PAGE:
Predecessors and noted fans
The history of specifically organized student sections and especially notable fans of the University of Pittsburgh basketball extend beyond the formation of the current iteration of the student cheering section named the Oakland Zoo.
"Tiger" Paul Auslander served as an unofficial cheerleader at Pitt basketball games in the 1970s and early 1980s. At 5'4" and 181, the diminutive graduate of Peabody High School in Pittsburgh earned his nickname from his football coach who encouraged him to hit the blocking sled harder by instructing him to "Be a tiger!". Following high school he also coached amateur basketball teams in the city and his enthusiasm on the sideline caught the attention of Pitt head coach Tim Grgurich who invited him to Fitzgerald Field House to liven up the crowd. Typically, his routine would involve dressing in outlandish outfits, sprint along the floor, and doing jumping jacks or push-ups. He was once ejected from a game at Temple University for arguing with an official. Auslander drifted away from the basketball scene in the early 1980s and eventually moved to Nevada where he died in 1992. 
A fan and season ticket holder of the Pitt men's basketball team, Paul Hipp entertained crowds from the late 1980s through the early 1990s. During intermissions and time-outs, Panther Paul would get out of his seat and lead the crowd in cheers with a fist pumping motion. His exuberant nature combined with short stature and portly appearance made him a fan favorite.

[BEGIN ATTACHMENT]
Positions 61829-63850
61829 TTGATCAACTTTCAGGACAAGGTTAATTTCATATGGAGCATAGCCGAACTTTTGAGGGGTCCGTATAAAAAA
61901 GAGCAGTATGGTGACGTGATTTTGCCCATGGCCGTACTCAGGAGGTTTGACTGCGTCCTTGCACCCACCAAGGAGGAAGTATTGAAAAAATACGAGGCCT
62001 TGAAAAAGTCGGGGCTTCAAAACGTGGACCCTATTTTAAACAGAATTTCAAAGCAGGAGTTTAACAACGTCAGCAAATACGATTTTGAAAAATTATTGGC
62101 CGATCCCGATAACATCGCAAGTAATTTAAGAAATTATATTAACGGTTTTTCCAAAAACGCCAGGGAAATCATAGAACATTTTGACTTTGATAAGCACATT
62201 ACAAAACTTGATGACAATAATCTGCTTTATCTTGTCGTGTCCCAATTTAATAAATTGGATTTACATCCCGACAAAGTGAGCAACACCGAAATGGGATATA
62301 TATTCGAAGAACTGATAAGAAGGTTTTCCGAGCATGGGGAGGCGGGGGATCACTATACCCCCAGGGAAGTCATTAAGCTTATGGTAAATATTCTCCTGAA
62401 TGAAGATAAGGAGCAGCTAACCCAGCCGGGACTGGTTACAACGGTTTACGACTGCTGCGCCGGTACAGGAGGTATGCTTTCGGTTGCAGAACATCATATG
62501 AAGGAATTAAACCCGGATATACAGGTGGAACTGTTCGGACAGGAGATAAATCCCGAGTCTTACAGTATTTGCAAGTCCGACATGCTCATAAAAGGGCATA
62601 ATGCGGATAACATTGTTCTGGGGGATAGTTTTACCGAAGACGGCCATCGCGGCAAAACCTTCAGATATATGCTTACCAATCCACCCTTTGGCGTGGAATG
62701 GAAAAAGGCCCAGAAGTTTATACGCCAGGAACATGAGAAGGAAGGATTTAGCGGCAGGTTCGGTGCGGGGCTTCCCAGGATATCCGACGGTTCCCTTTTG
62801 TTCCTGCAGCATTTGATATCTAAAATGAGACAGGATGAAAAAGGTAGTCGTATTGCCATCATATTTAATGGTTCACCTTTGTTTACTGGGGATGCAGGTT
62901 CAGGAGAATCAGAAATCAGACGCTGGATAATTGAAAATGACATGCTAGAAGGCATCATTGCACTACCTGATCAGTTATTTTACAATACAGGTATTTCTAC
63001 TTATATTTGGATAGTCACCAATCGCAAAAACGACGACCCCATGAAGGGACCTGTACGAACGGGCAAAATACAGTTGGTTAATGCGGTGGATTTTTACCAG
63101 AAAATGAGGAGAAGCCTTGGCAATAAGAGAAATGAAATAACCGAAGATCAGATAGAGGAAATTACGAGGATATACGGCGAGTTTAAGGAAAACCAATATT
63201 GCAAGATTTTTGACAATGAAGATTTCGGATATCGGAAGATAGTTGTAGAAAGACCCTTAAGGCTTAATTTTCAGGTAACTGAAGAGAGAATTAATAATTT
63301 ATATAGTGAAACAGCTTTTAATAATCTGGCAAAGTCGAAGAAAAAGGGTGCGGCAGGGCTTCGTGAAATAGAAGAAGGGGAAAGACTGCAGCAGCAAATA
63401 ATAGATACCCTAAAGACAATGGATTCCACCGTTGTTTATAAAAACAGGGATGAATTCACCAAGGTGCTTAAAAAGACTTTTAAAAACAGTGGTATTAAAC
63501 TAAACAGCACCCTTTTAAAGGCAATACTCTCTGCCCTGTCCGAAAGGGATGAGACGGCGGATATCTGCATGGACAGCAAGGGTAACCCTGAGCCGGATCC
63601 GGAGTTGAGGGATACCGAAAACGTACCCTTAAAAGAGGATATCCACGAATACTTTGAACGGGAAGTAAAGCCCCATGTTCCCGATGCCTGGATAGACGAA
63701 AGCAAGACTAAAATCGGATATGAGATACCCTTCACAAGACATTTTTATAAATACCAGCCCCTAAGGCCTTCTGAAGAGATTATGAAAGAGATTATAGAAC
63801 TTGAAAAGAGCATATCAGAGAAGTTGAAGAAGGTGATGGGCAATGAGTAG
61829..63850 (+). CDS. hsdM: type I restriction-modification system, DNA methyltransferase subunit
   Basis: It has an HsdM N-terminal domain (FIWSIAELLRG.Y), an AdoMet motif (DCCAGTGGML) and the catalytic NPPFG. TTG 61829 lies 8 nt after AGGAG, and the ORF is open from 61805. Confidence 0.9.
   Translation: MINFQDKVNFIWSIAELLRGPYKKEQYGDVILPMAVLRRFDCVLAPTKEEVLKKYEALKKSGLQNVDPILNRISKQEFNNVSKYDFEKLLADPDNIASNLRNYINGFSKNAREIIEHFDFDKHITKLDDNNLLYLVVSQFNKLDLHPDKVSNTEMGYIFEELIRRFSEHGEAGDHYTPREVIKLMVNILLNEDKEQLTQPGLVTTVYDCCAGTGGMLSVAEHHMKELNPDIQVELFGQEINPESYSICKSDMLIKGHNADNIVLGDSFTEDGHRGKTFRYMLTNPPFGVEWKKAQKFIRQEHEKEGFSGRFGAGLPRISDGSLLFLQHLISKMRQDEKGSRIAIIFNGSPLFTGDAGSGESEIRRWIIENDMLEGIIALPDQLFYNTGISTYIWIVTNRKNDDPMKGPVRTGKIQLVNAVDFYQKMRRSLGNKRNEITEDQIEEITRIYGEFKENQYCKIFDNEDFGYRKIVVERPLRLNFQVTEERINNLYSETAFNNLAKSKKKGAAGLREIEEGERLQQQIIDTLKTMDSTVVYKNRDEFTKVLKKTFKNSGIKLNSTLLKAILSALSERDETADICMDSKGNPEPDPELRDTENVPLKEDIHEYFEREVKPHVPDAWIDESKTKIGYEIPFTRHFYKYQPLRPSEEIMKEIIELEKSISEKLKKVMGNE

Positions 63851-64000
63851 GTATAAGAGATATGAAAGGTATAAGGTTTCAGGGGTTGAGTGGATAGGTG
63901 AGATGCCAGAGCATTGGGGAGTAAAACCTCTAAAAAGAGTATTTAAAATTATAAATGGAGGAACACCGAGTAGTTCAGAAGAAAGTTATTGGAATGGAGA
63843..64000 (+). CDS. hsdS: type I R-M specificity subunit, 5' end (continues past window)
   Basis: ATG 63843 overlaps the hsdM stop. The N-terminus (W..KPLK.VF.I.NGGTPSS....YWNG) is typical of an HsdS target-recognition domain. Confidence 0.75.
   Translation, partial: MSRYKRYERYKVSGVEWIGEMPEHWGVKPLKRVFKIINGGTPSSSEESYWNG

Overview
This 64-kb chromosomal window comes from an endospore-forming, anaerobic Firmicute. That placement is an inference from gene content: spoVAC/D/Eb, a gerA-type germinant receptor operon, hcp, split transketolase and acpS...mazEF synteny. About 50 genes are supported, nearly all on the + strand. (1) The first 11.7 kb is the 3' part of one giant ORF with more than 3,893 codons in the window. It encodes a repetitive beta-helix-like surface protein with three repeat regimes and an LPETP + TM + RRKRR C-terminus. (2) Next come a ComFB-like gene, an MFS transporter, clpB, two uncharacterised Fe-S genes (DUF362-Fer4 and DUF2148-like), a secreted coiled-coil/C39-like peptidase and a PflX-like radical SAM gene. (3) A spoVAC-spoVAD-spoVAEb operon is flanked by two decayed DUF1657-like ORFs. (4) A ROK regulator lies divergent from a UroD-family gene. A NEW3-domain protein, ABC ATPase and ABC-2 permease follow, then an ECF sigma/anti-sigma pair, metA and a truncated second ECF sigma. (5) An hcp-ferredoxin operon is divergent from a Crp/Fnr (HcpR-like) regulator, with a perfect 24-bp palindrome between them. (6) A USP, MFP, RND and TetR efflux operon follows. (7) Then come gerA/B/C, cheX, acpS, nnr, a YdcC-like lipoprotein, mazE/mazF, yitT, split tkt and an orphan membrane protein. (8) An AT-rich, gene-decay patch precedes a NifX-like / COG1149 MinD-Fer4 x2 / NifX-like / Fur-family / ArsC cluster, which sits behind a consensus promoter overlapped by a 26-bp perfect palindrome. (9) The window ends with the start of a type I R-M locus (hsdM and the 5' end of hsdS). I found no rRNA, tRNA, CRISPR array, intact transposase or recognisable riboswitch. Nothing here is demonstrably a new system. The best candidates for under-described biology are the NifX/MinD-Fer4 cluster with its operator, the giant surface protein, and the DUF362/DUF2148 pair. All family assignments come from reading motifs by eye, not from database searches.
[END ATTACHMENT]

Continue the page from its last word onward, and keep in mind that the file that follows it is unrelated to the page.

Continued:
Field House Fanatics
In the late 1980s, the first organized band of students (made up mostly of the baseball team) pulled their efforts and formed the first student cheer group at the University. The Field House Fanatics, deriving their name from Fitzgerald Field House that was the former home facility used by the university's basketball team, sat in one section of bleachers on the baseline behind the basket. (closest to Pitt's bench) The opponents losses were recorded on tombstone like cutouts containing the losing team's name that were hung on a beam overhead of the section, a tradition revived by the Oakland Zoo during the 2008-09 season. T-shirts were made up for the Field House Fanatics, however they lacked the overall coordination and status as an official student group that the current Oakland Zoo section enjoys. They creatively heckled opposing players and worked to distract them while shooting free-throws at the basket in front of the section, but the section slowly diminished in size and disappeared during a slump in basketball quality at Pitt during the mid to late 1990s.
Crazy Dancing Lady